District 56, Clinton-Joanna, will ask District 55, Laurens, to sign a memorandum of understanding so that the districts can share services of an alternative school.

The District 56 Board of Trustees approved the idea during its meeting Monday night. District 56 does not have alternative placement; District 55 does, with a director and faculty. District 55’s program “has needs,” the District 56 board was told, and the arrangement could be a way to meet some of those needs. For every 15 District 56 students referred to alternative placement, District 56 would fund a teaching position.

Curriculum and Instruction Assistant Superintendent Brenda Schrantz said the two districts together could develop a strong alternative program. These students will need academic instruction and “emotional learning” to become successful, she said. District 56 has one alternative placement student in the District 55 program and that student is thriving, she said. Transporting and feeding the alternative placement students would be hurdles to overcome, the board was told.

We are searching to find a niche for every student,” she said. “We have struggled to have a vibrant alternative program as a way to connect with them. They need more than a computer; they need people – interaction and relationship building.”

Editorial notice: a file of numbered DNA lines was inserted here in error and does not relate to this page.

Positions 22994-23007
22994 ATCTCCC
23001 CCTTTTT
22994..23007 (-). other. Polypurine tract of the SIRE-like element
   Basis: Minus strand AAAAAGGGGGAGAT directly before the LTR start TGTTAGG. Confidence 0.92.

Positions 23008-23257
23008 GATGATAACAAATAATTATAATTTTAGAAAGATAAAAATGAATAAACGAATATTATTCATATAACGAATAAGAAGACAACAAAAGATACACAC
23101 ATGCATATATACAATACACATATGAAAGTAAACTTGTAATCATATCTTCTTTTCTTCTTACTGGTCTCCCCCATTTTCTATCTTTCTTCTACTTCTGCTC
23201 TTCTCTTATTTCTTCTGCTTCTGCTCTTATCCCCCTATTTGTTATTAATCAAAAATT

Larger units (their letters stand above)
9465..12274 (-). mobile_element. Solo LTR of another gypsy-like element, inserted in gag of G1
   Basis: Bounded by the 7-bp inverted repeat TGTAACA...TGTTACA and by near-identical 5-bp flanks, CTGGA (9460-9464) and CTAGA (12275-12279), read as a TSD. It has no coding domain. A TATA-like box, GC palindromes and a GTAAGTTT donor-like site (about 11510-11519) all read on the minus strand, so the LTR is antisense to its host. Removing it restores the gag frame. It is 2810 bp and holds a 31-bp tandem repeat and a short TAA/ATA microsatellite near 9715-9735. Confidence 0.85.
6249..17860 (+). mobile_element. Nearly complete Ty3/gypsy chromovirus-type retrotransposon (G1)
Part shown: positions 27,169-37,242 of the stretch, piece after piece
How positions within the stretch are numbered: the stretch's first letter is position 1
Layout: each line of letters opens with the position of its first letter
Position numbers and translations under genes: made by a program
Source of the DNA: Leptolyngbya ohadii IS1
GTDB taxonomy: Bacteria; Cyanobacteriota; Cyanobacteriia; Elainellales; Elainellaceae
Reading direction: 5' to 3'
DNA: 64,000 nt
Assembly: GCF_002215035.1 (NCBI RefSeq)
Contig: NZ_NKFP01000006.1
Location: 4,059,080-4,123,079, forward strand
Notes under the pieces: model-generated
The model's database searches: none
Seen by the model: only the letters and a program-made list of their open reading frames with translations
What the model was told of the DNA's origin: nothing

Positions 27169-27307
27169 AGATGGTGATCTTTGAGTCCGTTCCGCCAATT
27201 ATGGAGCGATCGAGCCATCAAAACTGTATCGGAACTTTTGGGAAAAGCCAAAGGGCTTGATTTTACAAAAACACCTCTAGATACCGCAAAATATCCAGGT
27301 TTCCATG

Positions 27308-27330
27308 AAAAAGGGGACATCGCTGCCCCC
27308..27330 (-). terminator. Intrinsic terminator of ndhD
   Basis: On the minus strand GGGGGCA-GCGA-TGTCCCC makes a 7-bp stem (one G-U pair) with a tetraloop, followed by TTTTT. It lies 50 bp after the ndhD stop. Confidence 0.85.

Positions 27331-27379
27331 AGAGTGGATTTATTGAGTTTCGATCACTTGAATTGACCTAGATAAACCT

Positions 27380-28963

Schrantz said, typically, 15 students are the maximum need for District 56 in middle school and high school alternative placement.

Some of our parents are searching for this,” she said. “We hope this is a stepping stone. We hope one day to have a county-wide career center.”

The idea of a memorandum of understanding between the districts was approved on a 6-0 vote (board member Dr. Patsy Sadler was absent).

Also receiving unanimous approval was the administration’s recommendation to ask the State Department of Education for a start-of-school waiver for 2020-21. Without the waiver, the last day teachers would have to work in their schools would be Saturday, June 5, 2021.

District 56 wants to start the next school year on Aug. 12, a Wednesday. Superintendent Dr. David O’Shields said a mid-week start is better for schools than a Monday start. State law mandates that no district can start school before the third Monday in August, subject to a state education department waiver.

O’Shields said District 55 is going to make the same waiver request. He said Greenwood County schools also are modifying their calendar, “but theirs is radically different from ours.”

If the state department grants the waiver, in 2020-21, the first semester would have 85 days and the second semester would have 95 days. O’Shields said the ideal situation, instructionally, would be 90 days in each. Breaks, holidays and in-service make that nearly impossible, he said.

Also, O’Shields said, it is better for everyone if exams are administered before Christmas break.

Oct. 2, 2020, would be “a breather” day for everyone in District 56, if the waiver is granted. O’Shields said that fall break would be welcome for students and teachers alike in the time between Labor Day and Thanksgiving.

If the waiver is granted, the first day for students in 2020 would be Aug. 12. Teachers would report to their schools on Aug. 6.

The end of the first semester would be Friday, Dec. 18, the 85th day.

Board Chairman Jim Barton said he would favor the administration’s recommendation as long as it does not move the district toward year-round school. O’Shields said that would not be proposed without “serious discussion.”